When it comes to deciding whether or not I’m going to go to a particular Indian party, location plays an important role. No one can really say they won’t come to a party if it’s in the glitziest of surroundings, and admittedly this has become a growing trend for most functions these days. Back in the day, my parents had their wedding reception above a supermarket, and growing up I recall vast arenas full of linear tables resembling German beer halls. I know we’ve come a long way since then. As credit became easily available during the nineties, and early noughties the parties became more and more lavish. Gone were the days of leisure centres and town halls, and in were the fancy hotels and country parks. It always made a nice change not to have dinner tables marked out on a basketball court - and ‘if that family has a chocolate fountain for no apparent reason, then we must have one too!’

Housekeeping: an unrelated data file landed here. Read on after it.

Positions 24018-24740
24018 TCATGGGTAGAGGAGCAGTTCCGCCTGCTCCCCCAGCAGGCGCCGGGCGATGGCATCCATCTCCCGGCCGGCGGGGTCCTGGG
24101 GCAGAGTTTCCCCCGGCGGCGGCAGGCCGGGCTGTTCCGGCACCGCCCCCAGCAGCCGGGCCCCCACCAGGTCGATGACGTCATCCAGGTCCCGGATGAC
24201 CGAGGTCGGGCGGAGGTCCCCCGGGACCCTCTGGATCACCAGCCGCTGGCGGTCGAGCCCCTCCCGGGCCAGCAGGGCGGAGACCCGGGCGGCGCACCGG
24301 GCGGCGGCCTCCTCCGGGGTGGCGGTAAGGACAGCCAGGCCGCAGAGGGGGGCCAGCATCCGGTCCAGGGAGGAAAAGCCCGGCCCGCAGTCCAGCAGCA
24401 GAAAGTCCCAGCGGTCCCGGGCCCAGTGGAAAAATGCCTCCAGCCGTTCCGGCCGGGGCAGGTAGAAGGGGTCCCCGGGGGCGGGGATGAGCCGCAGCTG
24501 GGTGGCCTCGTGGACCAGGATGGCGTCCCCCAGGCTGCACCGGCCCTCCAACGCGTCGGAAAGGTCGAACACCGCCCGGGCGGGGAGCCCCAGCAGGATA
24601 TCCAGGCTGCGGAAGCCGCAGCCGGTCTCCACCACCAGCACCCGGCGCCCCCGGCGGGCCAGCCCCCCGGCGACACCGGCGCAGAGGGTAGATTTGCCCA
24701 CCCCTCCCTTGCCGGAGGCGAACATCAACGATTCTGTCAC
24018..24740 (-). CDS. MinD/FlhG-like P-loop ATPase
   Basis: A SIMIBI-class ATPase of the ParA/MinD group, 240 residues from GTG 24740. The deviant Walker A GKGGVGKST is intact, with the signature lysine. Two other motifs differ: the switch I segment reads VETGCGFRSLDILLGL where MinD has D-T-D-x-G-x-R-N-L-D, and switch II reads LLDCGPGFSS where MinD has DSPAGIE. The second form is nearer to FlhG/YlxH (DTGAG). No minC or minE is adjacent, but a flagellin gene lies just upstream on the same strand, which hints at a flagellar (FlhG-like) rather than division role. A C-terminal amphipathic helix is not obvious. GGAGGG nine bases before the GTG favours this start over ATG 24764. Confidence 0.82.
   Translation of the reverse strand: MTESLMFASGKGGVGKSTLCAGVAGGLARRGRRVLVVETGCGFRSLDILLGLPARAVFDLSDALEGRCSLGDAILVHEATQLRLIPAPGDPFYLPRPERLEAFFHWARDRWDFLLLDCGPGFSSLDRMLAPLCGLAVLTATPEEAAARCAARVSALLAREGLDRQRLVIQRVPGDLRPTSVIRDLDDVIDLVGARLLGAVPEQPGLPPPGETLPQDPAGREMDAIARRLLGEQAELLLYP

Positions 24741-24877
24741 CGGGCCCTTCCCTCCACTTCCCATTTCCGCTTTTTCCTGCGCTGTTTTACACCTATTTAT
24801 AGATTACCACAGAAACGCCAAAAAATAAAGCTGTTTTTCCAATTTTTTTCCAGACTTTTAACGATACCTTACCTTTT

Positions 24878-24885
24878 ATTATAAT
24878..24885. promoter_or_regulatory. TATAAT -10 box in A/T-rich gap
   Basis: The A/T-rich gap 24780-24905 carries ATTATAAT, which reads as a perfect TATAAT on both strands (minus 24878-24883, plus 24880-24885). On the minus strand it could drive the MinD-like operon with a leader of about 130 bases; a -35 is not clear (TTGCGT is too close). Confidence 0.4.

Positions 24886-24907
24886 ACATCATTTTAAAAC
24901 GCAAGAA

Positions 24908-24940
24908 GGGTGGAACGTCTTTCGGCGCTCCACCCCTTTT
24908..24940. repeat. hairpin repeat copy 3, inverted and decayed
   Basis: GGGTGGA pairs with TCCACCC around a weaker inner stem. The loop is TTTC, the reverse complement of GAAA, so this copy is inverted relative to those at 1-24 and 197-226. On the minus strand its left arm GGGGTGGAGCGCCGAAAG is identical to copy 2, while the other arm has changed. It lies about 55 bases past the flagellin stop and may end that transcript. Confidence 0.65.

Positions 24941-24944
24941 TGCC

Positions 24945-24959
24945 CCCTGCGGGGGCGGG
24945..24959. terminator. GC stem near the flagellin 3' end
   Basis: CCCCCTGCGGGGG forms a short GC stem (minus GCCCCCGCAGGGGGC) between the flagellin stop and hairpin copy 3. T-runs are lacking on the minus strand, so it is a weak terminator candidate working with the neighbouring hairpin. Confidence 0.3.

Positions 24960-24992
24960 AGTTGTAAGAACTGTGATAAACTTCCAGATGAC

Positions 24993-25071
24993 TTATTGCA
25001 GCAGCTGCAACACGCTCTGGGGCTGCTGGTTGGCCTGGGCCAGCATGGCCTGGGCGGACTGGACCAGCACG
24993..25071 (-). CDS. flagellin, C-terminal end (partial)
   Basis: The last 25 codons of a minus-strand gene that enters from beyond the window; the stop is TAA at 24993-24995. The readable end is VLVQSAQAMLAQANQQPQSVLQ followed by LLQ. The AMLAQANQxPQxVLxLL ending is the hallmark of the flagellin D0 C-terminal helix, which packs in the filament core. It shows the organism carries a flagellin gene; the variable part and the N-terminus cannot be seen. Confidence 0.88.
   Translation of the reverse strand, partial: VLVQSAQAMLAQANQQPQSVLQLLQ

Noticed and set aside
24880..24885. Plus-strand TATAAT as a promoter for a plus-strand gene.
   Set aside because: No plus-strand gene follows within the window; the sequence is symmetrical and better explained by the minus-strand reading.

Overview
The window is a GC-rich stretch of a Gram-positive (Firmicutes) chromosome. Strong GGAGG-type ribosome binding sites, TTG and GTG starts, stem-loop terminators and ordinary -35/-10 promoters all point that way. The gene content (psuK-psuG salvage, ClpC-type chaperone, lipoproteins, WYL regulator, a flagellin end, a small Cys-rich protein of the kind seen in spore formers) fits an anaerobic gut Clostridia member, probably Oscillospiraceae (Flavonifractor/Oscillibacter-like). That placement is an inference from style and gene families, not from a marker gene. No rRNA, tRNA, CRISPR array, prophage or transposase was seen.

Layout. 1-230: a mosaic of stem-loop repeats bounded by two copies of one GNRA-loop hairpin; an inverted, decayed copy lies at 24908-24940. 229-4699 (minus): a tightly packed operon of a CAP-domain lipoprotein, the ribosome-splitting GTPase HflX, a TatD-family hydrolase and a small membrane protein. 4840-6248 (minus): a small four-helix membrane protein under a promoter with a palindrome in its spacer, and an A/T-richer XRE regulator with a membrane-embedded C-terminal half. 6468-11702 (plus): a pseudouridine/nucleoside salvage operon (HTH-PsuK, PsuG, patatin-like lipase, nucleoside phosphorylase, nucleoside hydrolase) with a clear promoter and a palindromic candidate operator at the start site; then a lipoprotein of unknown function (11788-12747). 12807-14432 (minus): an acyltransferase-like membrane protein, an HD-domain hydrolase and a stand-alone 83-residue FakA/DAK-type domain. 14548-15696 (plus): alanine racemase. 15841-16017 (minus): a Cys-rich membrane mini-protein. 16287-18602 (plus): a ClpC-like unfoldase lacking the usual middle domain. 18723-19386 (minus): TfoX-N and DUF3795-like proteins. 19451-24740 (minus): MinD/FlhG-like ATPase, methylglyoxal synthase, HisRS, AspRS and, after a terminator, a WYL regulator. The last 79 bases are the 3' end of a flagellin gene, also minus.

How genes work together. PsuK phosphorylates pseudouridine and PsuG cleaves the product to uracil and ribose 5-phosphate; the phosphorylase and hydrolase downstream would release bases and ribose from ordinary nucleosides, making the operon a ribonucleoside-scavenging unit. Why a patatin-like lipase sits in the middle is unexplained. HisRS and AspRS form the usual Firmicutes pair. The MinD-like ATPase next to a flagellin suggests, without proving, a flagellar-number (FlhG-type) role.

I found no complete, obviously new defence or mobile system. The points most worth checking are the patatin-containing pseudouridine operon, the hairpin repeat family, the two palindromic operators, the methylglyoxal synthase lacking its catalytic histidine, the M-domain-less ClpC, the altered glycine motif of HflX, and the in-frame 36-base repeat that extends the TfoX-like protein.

During recent years, as we’ve seen people cut down on their spending. Venues have had it tough; people have been trying harder to impress one another with tighter budgets. Polystyrene cups and flimsy plastic trays were hideous for the environment, but they did bring with them a slight old world charm. Are we going to make a bigger trend towards simpler times? As I pondered this, I was invited to a party held in a lavish hall, situated in the beautiful surrounds of an industrial car park. This was one up from a venue in Birmingham which had the most wonderful fruit buffet, but was situated above a warehouse in another crack-den part of town. Was it just me, or was there some sort of massive irony in all of this? I know places such as the meat packing district in NY and perhaps east London, to certain extents, can get away with such things, but how does it compare to lots of ladies in suits having to trail through alley ways to find the party, is this a new cool? I know it’s difficult to get everything you want, but I’d much rather settle on retrospective methods, than go forwards and cut corners.